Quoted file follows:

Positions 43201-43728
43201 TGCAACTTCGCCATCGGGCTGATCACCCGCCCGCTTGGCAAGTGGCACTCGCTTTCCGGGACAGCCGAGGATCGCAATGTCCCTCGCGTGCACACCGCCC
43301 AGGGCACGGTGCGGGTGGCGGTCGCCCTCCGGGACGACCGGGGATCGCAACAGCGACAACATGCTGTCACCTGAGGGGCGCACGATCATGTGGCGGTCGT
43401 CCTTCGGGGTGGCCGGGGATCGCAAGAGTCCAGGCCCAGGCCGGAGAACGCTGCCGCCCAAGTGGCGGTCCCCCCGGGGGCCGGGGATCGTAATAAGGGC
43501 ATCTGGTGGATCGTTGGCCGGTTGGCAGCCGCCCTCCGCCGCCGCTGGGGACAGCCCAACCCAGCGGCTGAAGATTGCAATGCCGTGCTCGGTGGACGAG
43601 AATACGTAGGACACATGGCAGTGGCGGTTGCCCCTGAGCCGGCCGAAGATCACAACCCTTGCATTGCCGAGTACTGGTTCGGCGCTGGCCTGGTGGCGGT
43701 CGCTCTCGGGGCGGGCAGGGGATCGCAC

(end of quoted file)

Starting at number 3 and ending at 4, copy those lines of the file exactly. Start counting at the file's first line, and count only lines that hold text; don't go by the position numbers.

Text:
43301 AGGGCACGGTGCGGGTGGCGGTCGCCCTCCGGGACGACCGGGGATCGCAACAGCGACAACATGCTGTCACCTGAGGGGCGCACGATCATGTGGCGGTCGT
43401 CCTTCGGGGTGGCCGGGGATCGCAAGAGTCCAGGCCCAGGCCGGAGAACGCTGCCGCCCAAGTGGCGGTCCCCCCGGGGGCCGGGGATCGTAATAAGGGC